Students are expected to adhere to and comply with guidance provided by the regulatory body GTCS COPAC: [ broken Link ]

Any written work completed by students during placement must also be stored as a confidential record. Students are expected that to maintain the boundaries of confidentiality outside placement both in discussions,presentations and written course work for the University. At all times, the identity of anyone connected with the school experience placement must be protected, and permission for the use of sensitive material must follow the policies and guidelines of the placement school.

It is important that students do not specifically name staff, or work placement areas on any documents, or in assignments submitted to the University. Students are advised to describe placements in general terms for example, “planning team”, “additional support service”. Students may be given initials.

School-Based Educators are an important part of the assessment process and should demonstrate good practicewhen assessing their written work prepared for placement. It is important to recognise that students are in a learning situation, formative feedback is an essential part of supporting students to comply with good practice. School-Based Educators will report actual, and possible student breaches of security or confidentiality to the University as a matter of priority.

Assessment of School Experience

Professional Working Relationships

University-Based Educator (UBE)

When on placement students will be allocated a UBE who will be the university point of contact if students have any questions or concerns about their placement.

The UBE will also visit the student on certain placements* to carry out observations with the SBE.

Any general enquiries about placements can be directed at the placement office ITE Placement Office 

*Please note that no placement visit will take place during the 1st school placement, which a 4 –week placement in semester 1 of 2nd year.

School-Based Educators

Students should work closely with their School-Based Educators during school experience. It is important to remember that School-Based Educators’ first responsibilities are to pupils in their class and that in addition to facilitating their learning they have many additional responsibilities to deal with on a day-to-day basis. Giving consideration and thought to School-Based Educators’ responsibilities should enable the establishment of an effective working relationship. Students are advised to put the safety and well-being of pupils before personal concerns. School-Based Educators will collaborate with students to identify how the University learning outcomes for each placement will be achieved and help students to determine a clear pathway for achieving these through discussion and negotiation (e.g. Practice Learning Plan & Agreement).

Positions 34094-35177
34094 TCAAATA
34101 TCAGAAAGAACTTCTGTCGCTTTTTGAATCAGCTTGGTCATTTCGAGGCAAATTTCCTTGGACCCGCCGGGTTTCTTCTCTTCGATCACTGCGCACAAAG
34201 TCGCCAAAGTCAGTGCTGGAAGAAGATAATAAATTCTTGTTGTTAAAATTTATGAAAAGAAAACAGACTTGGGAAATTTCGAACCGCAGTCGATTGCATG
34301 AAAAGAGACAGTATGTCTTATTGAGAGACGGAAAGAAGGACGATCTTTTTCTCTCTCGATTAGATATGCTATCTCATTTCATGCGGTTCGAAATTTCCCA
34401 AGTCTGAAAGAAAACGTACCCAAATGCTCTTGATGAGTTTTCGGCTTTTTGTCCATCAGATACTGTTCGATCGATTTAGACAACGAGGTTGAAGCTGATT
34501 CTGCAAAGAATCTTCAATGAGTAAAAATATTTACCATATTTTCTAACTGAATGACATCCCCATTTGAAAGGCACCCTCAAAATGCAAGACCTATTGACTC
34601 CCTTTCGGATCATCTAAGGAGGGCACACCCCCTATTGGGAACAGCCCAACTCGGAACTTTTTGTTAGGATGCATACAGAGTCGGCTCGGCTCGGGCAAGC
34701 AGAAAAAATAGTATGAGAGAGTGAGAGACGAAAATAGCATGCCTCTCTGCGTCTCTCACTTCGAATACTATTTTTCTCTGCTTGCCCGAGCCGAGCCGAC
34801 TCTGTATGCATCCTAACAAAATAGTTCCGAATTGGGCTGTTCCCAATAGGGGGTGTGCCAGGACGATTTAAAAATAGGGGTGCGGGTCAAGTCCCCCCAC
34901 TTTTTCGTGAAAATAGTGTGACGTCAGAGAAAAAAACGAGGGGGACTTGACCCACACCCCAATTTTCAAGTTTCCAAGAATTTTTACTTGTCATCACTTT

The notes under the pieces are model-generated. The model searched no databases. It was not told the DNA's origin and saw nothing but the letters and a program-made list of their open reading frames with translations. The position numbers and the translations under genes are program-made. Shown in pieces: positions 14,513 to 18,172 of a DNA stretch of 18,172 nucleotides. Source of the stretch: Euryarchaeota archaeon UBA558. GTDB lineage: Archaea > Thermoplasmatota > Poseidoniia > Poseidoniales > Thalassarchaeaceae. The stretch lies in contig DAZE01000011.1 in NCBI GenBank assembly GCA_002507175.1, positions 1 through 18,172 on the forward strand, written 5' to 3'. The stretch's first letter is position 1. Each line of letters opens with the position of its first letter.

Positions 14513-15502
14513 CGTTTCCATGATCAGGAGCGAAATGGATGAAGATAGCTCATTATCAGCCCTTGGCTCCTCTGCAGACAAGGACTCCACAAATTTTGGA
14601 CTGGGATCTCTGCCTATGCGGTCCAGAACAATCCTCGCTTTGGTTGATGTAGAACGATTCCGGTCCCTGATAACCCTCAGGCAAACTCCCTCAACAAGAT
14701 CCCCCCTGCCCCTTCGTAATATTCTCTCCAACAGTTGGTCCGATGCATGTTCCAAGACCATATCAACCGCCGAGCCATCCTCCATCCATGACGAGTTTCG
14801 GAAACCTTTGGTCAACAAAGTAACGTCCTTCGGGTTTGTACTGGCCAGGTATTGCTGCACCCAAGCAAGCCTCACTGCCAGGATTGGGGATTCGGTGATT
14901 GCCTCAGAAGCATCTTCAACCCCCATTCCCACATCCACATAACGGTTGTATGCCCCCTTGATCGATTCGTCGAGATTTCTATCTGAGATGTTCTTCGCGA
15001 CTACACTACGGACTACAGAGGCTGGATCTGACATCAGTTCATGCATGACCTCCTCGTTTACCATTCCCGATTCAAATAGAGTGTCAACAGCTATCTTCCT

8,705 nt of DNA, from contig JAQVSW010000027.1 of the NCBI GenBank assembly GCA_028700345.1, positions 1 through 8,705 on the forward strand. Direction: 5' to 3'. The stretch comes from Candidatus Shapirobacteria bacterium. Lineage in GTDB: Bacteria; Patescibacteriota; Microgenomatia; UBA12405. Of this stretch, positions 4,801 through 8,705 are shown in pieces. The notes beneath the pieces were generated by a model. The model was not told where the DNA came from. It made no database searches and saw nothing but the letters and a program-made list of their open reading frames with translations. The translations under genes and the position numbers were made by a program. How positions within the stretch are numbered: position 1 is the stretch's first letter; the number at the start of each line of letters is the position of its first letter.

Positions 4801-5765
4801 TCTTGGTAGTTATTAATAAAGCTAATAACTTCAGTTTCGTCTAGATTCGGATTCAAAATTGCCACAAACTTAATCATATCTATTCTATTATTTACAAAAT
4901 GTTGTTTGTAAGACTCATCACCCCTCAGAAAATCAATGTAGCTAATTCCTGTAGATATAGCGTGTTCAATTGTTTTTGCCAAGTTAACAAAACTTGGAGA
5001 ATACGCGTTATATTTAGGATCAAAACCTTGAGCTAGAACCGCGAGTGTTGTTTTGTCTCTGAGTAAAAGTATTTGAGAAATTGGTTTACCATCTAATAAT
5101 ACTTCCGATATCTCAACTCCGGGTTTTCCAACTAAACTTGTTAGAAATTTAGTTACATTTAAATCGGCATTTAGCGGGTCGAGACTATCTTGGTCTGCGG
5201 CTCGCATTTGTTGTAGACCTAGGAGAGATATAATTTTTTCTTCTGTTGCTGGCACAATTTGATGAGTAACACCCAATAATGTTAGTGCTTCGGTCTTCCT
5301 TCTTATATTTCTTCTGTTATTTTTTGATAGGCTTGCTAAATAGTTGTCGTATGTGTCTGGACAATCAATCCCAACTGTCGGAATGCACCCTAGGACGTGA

In addition to ongoing informal observation and discussion from the School-Based Educator, normally, students will receive a weekly formal observation and feedback based on an agreed focus. A School-Based Educator will make one joint observation, usually in the latter half of the placement.

School-Based Educators assess a student’s performance on placement using the Standard for Provisional Registration (SPR) and will also monitor their Professional Digital Portfolio throughout placements.

Students ought to have realistic expectations about their performance during school experience and acknowledge that School-Based Educators are responsible for the assessed outcome.

Assessment of School Experience

School-Based Educators, University-Based Educators and students have access to paper and electronic copies of the SPR statements and relevant school experience documentation necessary for formative and summative assessment of school experience. These can be used throughout the placement as a basis for discussion to help students with self-reflection on their own performance. The purpose of formative assessment process is to:

  • To generate feedback for students about their teaching
  • To identify strengths and weaknesses in their professional practice and modify learning accordingly
  • To provide a basis for professional dialogue and discussion in relation to their practice
  • To provide a documented record of their level of competence in relation to achieving the SPR by the end of their programme.

Specific details on assessment tasks and activities can be found in the placement thumbnails (summary) and students should take note of these.

Formative assessment of learning on school experience may be by direct observation of teaching, informal and formal discussion, written evidence, feedback from School-Based and University-Based Educators and other suitably qualified professionals working within the placement setting, as well as their own self- evaluation.